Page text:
Craig Silvey's bestselling novel Jasper Jones has been lauded for itsdeft exploration of racial tensions and small town prejudices throughthe lens of a coming of age tale and a who-dun-it mystery. While thebig screen adaptation, which Silvey co-scripted, retains much of whatmade the novel a hit, its loosely structured narrative doesn'ttranslate quite as effectively on the silver screen.<br><br>Set in the small mining town of Corrigan, Western Australia in 1969,Jasper Jones tells the story of bookish 13 year old, Charlie Bucktin(Levi Miller). One night an Aboriginal boy by the name of Jasper Jonestaps on his bedroom window asking for help. Startled by his suddenappearance but persuaded by his desperate pleading, Charlie agrees tofollow Jasper into the woods to the gruesome sight of a dead young girlhanging on a tree branch. Jasper makes it clear to Charlie that hedidn't kill the girl and reveals that he was in a relationship withher. The only problem is that he doesn't want to go to the police forfear that their racist attitude will see him unjustly blamed for herdeath. Charlie, who believes Jasper and is eager to help him, agrees tohide the body in a pond nearby and to keep their discovery a secret.<br><br>Unfortunately what should have been a good set-up for a mystery filmlacks one crucial element: there's no reason to suspect foul play inregards to the girl's death. When we first see Laura's body hangingfrom the tree, there's a more obvious conclusion to be made. Jasperinstead begins to make up stories surrounding her death and centers onthe idea that an old recluse, Mad Jack Lionel (played by the excellentbut criminally underused Hugo Weaving), must have murdered her. Charliebelieves Jasper, as there have been rumours that the old man has donebad things in the past, but there's not enough reason for the audienceto suspect the old man's involvement in matters. The suspicionsurrounding her death seems only to exist only in the eyes of thechildren and this robs the film of much of its tension, particularlytowards the end of the film when the kids finally decide to confrontMad Jack. <br><br>However, the confrontation still ends up being the stand out moment inthe film as it results in some startling revelations about Jasper Jonesas a character. It's a well-crafted dramatic scene that is onlyundermined by its lack of cohesion with the rest of the film. For mostof its running time, the film weaves together a collection of differentsubplots and side stories revolving around Charlie's life, includinghis parent's rocky marriage and his growing feelings towards local girlEliza (Angourie Rice). Jasper only periodically intersects with thenarrative and he remains a largely passive character, disappearing forlarge swathes of the film at a time. When the ending sharply puts thefocus back on him, it feels forced and disjointed; not allowing therevelation to hit with the devastating impact the film is clearlystriving for. <br><br>That's not to say that the film doesn't have its moments but overallJasper Jones feels like an amalgamation of disparate parts that onlycome together under the broad hat of a coming of age story. There's abit of everything: a touch of mystery, a pinch of comedy mixed in witha bit of family drama and racial tension. While parts of it work well,they never really come together cohesively, making the whole feel lessthan the sum of its parts.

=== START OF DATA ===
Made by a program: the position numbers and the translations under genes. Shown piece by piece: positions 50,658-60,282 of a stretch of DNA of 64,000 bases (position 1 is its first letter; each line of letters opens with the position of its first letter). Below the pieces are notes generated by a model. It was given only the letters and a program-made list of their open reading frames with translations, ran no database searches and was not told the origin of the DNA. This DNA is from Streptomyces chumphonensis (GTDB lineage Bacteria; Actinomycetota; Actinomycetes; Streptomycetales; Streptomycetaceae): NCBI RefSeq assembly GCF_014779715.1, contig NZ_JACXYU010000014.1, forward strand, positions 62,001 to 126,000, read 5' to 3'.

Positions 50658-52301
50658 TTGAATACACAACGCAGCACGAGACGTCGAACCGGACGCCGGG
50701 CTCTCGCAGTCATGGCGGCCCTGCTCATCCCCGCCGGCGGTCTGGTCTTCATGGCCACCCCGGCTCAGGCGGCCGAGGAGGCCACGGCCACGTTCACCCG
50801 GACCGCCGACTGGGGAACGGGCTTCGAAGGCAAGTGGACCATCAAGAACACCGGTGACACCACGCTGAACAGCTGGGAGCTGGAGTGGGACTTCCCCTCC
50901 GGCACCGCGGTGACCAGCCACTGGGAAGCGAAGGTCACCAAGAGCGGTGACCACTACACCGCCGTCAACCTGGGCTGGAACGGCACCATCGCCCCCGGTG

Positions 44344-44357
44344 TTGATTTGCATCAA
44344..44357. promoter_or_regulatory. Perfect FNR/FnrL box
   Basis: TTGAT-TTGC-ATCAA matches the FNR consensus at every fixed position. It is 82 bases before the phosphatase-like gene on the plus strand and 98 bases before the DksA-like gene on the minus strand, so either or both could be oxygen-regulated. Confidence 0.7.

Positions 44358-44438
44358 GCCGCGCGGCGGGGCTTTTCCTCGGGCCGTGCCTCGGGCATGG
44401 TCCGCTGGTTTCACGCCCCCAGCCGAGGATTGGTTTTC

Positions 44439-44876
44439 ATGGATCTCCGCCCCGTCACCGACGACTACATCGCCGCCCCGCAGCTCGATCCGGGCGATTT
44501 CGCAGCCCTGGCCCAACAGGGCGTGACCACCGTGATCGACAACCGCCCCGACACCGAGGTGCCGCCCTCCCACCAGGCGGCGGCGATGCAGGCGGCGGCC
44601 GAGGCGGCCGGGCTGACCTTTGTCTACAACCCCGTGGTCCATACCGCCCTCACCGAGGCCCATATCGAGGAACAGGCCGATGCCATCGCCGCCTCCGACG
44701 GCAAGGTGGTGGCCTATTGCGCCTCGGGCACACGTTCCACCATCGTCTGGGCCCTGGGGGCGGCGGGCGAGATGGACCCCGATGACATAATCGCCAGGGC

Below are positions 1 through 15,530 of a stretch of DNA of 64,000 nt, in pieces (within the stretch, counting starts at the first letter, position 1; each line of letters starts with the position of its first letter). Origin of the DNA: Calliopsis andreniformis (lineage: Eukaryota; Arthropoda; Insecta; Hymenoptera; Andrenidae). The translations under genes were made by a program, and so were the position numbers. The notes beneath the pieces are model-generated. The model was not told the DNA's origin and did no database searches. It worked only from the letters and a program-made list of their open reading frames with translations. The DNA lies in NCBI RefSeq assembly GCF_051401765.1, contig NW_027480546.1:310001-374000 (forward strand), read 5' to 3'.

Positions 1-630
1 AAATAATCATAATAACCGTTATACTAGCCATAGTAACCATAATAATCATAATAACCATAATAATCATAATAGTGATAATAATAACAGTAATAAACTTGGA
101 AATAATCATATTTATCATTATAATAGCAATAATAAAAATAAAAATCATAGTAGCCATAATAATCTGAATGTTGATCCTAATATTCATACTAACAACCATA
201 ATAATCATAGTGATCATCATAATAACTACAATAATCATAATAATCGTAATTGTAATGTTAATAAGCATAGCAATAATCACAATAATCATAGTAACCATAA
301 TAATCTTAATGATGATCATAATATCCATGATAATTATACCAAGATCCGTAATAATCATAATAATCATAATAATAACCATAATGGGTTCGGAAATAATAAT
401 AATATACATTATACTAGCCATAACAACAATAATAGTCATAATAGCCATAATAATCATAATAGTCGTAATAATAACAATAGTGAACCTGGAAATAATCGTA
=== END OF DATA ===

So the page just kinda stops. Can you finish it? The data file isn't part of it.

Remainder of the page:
Drama / Mystery
Drama / Mystery
JASPER JONES is a coming of age story about Charlie Bucktin, a bookish boy of 14. On the night that Jasper Jones, the town's mixed race outcast shows him the dead body of young Laura Wishart, Charlie's life is changed forever. Entrusted with this secret and believing Jasper to be innocent, Charlie embarks on a dangerous journey to find the true killer. Set over the scorching summer holidays of 1969, Charlie defeats the local racists, faces the breakup of his parents and falls head over heels in love as he discovers what it means to be truly courageous.
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